Baby Steps

Today I'm suffering from allergies, like most everybody else in town. It was summertime for a couple of days, here in the mile high city, where the pine forests have begun a retreat and the junipers are advancing. Of course this is a slow process, and can be borne by the population with the same fortitude as somebody else's cancer.

On CSPAN a House oversight committee heard testimony from a top scientist that the White House was taking their science papers and making them conform to their belief system.

Sometimes I like to practice the guitar with CSPAN on so that when something catches my ear I can stop and listen, and when they're just yammering about procedure or something I can pretend to be a 1950s era Nashville balladeer. So I'm singing a country classic, "If they gave gold statuettes, for tears and regrets, I'd be a legend, in, my time ..."

... and I catch this Representative asking the public relations guy who represents the White House approach, which is to put reality in a suppository and hide it in a cool, dark place suitable for growing mushrooms:

(I'll put quotes around it but it's a facsimile)

"Did you bypass this scientist and go for somebody who'd suck reality's extenuating circumstances, because you knew this man had compared the Bush administration to Nazi Germany?"

"... yes, thank you for the softball, that's why I did it I guess."

And everybody knows he did it because the dog whose ass is in his face told him to do it. And I had two beautiful patterns explode into mandalas. One of them was the perfect form of authoritarian government. It begins at the top and moves down in a perfectly disciplined pyramid. It is the instinctual maleness that drives sled dogs and construction projects and armies.

These are beautiful things, and they are the conscious part of the masculine. Without them we couldn't organize ourselves. There would be no anti-war movement for example, because there would be no war. To have a war you have to organize an army, with all the attendant logistics, supplies, training, uniforms, and of course weaponry. You can't just field an army of testosterone pumped teenagers hopped up on drugs. You have to feed them and quarter them. This takes organization.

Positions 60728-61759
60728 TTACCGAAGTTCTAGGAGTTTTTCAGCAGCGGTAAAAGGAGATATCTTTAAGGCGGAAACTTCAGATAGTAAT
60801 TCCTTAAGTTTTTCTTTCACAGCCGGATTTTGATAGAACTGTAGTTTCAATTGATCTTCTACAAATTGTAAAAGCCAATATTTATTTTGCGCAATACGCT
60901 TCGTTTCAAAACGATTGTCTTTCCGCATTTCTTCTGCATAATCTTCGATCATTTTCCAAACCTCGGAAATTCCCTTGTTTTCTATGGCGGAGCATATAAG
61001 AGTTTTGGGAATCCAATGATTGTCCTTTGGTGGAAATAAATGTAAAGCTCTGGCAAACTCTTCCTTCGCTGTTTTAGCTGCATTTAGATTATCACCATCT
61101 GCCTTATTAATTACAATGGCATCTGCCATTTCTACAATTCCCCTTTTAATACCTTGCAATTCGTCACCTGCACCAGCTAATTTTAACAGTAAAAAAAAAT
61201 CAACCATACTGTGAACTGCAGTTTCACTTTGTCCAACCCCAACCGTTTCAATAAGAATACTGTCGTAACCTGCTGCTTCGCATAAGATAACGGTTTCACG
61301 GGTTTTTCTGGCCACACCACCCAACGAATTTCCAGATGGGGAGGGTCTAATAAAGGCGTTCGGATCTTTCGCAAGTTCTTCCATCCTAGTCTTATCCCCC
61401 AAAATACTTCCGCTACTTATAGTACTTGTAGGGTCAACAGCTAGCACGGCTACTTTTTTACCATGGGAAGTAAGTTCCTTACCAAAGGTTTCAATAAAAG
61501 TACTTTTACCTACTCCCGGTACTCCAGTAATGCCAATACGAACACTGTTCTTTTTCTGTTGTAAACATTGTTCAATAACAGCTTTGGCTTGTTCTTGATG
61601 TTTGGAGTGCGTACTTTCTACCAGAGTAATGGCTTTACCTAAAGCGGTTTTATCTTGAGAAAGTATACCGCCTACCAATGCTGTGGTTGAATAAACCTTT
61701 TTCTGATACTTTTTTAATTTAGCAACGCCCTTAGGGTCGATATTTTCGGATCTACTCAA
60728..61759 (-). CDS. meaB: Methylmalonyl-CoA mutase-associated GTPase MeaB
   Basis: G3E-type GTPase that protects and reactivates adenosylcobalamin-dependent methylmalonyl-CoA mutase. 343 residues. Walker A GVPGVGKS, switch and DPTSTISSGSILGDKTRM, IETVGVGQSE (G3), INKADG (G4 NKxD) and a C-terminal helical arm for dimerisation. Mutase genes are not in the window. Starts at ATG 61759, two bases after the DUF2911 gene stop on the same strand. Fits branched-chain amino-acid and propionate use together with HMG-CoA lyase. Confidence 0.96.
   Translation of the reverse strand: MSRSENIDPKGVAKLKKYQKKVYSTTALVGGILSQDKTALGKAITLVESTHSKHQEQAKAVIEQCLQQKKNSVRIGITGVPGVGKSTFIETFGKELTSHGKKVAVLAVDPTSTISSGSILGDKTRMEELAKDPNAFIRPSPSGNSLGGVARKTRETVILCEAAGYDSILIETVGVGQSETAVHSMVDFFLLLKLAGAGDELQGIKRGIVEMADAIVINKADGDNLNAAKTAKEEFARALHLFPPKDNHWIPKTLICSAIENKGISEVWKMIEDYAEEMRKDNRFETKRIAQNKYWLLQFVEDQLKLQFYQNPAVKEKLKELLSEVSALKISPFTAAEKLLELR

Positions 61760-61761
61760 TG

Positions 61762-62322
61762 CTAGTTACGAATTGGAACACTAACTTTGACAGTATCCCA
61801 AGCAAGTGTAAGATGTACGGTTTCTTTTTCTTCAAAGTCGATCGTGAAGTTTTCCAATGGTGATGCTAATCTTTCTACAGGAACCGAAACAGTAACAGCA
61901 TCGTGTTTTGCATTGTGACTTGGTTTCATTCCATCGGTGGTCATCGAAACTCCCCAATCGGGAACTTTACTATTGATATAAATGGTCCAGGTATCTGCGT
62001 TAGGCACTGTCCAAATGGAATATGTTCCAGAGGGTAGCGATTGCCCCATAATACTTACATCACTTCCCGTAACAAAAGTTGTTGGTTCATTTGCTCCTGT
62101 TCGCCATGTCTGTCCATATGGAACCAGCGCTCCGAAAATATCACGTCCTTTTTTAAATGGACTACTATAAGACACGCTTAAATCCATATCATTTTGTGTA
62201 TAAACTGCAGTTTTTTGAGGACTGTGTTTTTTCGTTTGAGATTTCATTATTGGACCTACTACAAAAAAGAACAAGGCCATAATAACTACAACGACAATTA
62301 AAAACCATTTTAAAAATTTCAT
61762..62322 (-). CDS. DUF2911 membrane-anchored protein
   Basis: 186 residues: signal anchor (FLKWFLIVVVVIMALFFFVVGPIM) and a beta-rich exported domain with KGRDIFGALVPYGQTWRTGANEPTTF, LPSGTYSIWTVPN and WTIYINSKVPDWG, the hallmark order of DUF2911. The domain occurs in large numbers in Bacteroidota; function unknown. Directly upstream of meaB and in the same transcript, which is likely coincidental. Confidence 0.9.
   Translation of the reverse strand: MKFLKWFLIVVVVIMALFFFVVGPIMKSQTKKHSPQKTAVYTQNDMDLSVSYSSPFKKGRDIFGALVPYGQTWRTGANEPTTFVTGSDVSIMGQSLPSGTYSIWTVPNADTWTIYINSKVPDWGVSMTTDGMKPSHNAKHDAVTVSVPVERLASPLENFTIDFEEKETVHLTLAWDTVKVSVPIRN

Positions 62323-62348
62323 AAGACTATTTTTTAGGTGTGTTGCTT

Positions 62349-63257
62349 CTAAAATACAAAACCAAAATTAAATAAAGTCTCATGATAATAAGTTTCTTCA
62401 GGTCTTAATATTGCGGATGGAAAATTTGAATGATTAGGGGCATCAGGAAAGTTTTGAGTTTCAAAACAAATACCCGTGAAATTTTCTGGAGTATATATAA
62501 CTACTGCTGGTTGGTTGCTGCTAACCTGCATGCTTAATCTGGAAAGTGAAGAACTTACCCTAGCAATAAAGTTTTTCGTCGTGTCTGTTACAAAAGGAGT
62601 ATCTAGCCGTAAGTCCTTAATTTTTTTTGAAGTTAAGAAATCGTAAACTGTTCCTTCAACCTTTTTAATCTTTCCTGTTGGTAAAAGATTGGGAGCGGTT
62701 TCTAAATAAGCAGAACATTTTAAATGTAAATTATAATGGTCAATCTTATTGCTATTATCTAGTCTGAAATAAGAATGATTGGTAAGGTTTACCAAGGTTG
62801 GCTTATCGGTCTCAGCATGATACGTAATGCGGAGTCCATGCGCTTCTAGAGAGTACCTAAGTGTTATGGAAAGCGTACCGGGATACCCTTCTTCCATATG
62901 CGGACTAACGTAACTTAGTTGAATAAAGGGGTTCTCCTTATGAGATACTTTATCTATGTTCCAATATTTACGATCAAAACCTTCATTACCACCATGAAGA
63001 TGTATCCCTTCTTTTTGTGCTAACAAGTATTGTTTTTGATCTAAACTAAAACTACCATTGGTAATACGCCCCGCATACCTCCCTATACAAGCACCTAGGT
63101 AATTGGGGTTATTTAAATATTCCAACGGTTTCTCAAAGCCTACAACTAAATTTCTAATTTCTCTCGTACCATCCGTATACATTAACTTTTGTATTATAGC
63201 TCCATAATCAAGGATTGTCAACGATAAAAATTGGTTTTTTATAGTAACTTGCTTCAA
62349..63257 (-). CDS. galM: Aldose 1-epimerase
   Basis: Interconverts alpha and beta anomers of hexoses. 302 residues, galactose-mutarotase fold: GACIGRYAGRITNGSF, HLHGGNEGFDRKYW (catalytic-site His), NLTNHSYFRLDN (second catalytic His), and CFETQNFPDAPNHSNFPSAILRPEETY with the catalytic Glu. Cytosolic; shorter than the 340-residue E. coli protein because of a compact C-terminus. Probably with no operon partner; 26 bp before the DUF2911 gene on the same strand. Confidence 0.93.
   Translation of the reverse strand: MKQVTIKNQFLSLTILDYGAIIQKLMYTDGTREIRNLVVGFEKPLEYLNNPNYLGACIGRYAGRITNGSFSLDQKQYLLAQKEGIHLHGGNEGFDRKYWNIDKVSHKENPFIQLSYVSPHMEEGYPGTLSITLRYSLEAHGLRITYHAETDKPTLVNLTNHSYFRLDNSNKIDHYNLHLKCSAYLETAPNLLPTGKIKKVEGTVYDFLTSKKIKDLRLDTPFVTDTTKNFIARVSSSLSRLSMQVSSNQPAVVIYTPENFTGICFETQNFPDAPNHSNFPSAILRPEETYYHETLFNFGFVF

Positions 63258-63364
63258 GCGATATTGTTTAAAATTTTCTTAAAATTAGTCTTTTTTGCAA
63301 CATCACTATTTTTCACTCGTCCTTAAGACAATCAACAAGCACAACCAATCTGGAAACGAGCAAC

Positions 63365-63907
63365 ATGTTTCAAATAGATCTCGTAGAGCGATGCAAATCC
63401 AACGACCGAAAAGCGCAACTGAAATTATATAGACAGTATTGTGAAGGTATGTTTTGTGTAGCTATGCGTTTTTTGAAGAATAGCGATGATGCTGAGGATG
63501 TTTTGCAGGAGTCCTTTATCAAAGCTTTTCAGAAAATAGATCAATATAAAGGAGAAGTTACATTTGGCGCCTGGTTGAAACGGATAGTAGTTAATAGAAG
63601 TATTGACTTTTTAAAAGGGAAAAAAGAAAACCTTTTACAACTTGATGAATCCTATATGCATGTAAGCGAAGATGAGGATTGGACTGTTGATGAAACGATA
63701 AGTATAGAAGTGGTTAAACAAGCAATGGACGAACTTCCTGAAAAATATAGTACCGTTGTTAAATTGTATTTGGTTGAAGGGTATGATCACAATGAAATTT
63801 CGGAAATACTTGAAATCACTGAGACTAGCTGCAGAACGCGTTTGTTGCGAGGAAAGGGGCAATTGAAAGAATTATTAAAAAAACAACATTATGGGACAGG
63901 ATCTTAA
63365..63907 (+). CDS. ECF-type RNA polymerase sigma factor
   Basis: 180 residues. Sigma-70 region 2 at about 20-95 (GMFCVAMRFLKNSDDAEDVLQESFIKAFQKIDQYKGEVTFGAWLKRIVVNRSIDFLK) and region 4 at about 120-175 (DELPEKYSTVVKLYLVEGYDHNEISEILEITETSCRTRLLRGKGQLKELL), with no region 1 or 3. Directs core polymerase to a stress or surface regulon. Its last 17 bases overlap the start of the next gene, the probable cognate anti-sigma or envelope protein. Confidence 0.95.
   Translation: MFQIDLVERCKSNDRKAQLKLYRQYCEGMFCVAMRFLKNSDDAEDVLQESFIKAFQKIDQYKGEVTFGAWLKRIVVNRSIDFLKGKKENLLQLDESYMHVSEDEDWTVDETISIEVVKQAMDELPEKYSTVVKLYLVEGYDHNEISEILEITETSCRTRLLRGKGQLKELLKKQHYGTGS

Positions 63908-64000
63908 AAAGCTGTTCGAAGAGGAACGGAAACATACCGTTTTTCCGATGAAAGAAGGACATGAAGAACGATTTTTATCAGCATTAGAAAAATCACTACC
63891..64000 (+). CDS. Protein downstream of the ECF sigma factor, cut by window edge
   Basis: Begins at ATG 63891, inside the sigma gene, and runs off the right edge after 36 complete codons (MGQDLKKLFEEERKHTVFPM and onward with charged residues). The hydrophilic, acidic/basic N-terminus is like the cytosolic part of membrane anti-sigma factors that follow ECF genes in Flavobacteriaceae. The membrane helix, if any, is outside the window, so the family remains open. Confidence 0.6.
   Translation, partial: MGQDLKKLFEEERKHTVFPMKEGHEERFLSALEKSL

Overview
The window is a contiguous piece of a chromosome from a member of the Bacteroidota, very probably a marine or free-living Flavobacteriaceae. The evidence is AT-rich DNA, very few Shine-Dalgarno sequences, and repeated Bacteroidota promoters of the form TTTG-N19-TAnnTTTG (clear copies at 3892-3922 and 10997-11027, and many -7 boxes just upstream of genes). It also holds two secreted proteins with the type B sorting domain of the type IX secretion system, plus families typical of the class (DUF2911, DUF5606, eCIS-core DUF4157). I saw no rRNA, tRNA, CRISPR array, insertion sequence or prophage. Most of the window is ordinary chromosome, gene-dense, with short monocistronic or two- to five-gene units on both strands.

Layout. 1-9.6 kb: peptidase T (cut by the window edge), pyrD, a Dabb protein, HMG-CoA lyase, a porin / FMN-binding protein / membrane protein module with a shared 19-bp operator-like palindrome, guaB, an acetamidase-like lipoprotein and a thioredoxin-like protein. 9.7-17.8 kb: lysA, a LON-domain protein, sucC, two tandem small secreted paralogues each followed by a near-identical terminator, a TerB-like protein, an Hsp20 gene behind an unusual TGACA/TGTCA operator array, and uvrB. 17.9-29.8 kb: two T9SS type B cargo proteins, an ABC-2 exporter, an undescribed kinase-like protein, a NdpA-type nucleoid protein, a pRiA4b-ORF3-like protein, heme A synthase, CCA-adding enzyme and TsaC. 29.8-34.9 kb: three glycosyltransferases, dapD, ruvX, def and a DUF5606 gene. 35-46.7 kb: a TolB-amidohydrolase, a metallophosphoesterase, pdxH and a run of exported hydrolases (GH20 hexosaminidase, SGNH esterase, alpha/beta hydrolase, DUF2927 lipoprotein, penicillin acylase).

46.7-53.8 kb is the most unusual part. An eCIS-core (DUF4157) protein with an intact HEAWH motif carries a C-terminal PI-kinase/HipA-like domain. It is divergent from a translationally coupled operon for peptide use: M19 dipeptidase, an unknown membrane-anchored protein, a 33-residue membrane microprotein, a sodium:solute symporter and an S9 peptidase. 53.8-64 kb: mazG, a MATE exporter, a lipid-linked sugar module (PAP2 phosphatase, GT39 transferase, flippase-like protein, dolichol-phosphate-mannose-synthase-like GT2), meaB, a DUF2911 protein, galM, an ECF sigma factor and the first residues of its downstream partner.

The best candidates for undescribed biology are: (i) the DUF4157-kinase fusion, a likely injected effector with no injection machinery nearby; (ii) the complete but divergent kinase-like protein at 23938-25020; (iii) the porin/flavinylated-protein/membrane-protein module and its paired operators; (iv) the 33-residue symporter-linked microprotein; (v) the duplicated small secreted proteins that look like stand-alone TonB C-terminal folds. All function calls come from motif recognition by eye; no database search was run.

But there is a shadow to the tendency of the masculine to organize itself into an army, or a political party, with strict adherence to the top dog principle. The shadow of the strict organizational model is the cooperative, which to those who see the lock step model as "right masculine" is characterized as socialist or liberal. The concentration of taking care of the women, children and old people, with universal health care and elderly care and free education for the young, is denigrated as "socialism."

If you see this, then you aren't confused as to why Ann Coulter called Senator Edwards a "fag." She is part of the hyper-masculine right wing, which is always with us. The problem in a political party is the same problem as in an individual: If you make the masculine, or "right" thinking, exclusive, it inflates. Anything which inflates eventually runs out of energy, because of the effort involved in keeping the shadow unconscious. Eventually it collapses back. This is demonstrated in the myth of Icarus:

He had wings with which he could fly from Crete to the Greek mainland, which is the journey from the matriarchy to the budding democracy, a positive aspect of the masculine patriarchy. But the journey required Icarus keep a prudent course, between the sun (masculine deity) and the sea (feminine unconscious). He got all full of himself and flew too close to the sun. The wax melted, his wings fell off, and he plunged into the sea.